A couple weeks ago, author and marketer Ryan Holiday wrote a piece for Thought Catalog titled, “Can You Call Yourself a Writer?” In it, he argues that “[j]ust because you have done something, doesn’t mean you are something.” In other words, calling yourself a writer when the craft is a mere hobby that hasn’t (yet) earned you a keep or an audience is unwarranted, presumptuous, and likely to keep you from actually doing the work to “earn” the title.
Then again, author Judy Blume told The Guardian just last Friday,
I talk to kids and they say, ‘How do you become a writer?’, well, I don’t know that you become a writer: you just are.
So is writing something you are, or something you do? Or does it require the accumulation of enough doing over time to justify your eventual claim to being? We’re not going to clear this up today. But thankfully, what Holiday and Blume seem to agree on is that writers write. That is, a hoard of ideas or stories means little until it’s shareable; until an audience, however small, is capable of encountering it.
Not surprisingly, this is the hardest thing about writing: getting ideas onto the page, going from Notion to a Physically-Written Articulation. And there’s also no shortage of advice about what’s behind this Writerly Procrastination: lack of discipline, not enough freedom to fail, wrong kind of workspace, not enough prep writing, no identified audience, the inner critic’s too loud, [enter here the most recent article you saw about how to get yourself to sit down and f-ing write].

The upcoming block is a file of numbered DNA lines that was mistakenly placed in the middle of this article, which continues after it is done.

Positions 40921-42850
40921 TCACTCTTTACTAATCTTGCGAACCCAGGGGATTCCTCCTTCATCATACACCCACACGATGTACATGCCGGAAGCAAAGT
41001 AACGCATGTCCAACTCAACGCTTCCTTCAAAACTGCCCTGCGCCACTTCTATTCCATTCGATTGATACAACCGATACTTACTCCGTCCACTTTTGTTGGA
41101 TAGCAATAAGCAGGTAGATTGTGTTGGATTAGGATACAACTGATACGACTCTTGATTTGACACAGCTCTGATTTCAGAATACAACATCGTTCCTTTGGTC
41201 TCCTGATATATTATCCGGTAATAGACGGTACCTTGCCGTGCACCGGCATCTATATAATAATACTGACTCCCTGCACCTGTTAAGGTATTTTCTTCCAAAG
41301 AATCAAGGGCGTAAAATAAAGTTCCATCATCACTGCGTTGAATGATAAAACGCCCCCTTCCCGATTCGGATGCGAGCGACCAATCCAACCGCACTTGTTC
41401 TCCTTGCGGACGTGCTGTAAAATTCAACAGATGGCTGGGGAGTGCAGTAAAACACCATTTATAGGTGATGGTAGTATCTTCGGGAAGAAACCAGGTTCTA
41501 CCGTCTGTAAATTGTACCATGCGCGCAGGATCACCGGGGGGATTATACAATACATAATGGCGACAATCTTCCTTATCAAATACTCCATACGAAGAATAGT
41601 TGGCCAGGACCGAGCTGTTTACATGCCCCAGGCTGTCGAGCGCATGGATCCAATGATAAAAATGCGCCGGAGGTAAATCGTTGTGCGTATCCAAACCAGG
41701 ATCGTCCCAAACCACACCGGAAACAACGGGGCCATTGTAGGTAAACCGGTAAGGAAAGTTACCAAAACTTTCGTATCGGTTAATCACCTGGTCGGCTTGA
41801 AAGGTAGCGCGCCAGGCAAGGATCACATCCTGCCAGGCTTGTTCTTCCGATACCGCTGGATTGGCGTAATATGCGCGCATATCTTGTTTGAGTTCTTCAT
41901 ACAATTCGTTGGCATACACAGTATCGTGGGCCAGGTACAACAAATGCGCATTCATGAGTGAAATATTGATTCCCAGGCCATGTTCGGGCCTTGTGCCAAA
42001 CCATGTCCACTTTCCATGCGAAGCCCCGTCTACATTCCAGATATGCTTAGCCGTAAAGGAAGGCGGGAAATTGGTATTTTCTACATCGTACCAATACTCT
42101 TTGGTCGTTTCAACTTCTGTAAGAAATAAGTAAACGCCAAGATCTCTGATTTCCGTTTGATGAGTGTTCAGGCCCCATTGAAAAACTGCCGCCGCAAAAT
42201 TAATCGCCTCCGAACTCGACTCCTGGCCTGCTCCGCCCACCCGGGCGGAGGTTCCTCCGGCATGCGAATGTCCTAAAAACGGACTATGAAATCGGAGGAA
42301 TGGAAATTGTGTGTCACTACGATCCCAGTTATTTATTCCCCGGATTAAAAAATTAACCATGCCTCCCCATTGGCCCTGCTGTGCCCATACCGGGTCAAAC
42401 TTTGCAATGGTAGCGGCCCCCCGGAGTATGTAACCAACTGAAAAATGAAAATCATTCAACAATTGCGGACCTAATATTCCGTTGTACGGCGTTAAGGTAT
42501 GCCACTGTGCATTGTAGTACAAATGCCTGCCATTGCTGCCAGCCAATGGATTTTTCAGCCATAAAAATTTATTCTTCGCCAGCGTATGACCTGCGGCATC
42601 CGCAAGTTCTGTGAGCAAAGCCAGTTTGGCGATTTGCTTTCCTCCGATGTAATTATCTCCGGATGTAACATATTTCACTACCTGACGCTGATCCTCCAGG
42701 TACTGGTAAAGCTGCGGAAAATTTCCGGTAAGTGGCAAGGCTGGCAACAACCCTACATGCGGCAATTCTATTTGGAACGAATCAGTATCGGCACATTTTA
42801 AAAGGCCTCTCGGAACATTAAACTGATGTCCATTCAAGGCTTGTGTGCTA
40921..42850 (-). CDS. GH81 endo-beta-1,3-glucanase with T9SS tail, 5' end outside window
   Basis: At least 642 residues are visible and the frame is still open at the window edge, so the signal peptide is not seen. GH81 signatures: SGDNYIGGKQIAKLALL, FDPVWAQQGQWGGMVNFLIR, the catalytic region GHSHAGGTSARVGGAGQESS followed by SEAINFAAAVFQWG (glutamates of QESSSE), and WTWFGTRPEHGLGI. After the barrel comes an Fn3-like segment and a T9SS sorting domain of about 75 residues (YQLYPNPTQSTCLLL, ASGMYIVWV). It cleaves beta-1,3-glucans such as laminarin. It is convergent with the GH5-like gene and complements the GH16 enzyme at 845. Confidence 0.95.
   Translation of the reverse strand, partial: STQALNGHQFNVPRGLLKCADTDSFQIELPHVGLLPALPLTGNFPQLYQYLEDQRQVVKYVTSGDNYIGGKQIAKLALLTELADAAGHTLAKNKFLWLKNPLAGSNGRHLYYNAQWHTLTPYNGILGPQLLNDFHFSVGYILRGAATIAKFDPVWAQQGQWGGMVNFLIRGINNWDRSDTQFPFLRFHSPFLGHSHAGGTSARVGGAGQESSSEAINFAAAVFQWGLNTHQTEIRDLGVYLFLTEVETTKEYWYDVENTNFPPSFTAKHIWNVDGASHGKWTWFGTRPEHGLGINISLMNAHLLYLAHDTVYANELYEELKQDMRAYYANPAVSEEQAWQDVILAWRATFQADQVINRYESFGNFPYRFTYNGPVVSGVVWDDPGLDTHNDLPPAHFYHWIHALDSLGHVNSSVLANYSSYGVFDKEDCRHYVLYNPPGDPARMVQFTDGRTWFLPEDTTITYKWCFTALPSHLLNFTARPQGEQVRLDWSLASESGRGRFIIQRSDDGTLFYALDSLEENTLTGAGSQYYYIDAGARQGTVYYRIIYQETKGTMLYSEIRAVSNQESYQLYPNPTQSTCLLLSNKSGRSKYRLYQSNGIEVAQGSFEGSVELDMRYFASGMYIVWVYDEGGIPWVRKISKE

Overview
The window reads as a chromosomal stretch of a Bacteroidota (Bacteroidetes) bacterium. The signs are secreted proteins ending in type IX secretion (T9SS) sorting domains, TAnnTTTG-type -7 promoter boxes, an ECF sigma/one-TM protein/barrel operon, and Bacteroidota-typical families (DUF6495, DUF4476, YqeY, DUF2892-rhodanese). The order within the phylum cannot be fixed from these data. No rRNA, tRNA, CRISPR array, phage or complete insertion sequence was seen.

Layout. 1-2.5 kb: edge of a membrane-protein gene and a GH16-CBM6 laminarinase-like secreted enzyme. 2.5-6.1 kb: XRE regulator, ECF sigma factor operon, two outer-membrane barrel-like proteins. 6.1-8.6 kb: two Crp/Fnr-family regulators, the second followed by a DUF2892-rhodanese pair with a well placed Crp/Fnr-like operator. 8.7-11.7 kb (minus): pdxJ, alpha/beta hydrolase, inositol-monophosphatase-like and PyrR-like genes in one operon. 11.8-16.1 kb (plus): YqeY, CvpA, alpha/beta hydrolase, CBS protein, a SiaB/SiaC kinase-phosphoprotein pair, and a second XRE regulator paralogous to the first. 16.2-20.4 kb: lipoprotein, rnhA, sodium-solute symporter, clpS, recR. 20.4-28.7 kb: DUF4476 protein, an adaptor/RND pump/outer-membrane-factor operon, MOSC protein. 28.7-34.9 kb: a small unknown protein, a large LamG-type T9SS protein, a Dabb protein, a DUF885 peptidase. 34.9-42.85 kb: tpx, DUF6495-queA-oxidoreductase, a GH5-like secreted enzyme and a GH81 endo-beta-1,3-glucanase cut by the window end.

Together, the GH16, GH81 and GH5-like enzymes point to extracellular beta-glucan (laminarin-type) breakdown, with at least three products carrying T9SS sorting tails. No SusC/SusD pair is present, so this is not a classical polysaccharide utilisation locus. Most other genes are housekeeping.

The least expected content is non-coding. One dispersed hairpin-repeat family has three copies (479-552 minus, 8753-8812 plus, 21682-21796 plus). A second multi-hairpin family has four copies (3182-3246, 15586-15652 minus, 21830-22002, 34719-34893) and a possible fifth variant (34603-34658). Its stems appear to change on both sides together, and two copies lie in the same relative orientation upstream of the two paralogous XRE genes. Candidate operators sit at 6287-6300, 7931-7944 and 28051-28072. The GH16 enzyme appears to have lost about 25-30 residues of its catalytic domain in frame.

But last week, while conducting a writing program for incarcerated girls, I was reminded of another, seldom-discussed aspect of getting words on the page: that a certain amount of self-esteem is necessary to create anything at all—to even begin it. The initial, decisive moment of action—the thing we so often can’t get around to—is made possible by the belief that one’s own self can in some way contribute to a worthwhile idea, result, expression. And it’s THIS precarious, absurd-ish belief, this creator’s version of self-esteem, that generates physical movement: fingers on a keyboard, scrawled lines across paper.
So here’s the deal: if we writers are regularly running into Creative Inaction, we could do worse than an occasional self-esteem check. After all, people with higher self esteem create more things, because they’re more apt to take risks and to value both the process and the result. And creating gives back: it generates a sense of accomplishment that nurtures self-esteem. As actress and playwright Anna Deavere Smith writes,
Self-esteem for creative people is important inasmuch as it is a part of what helps you organize yourself and others around an idea, so that it can come to fruition. Ideas are a dime a dozen; to make them real takes consistent, persistent application of energy toward that idea. Self-esteem is a foundation.
So it’s not that self esteem is essential for creativity as a trait; it’s essential for creative action. I mean, writers could talk (or tweet) all day about the things they’d like to write. But actually doing the work to bring it into the physical, readable world—that’s when paralysis happens.
So if it’s been a while since you’ve considered your self-regard and its impact on your productivity, give it a shot:
5 Signs You Might Need a Self-Esteem Check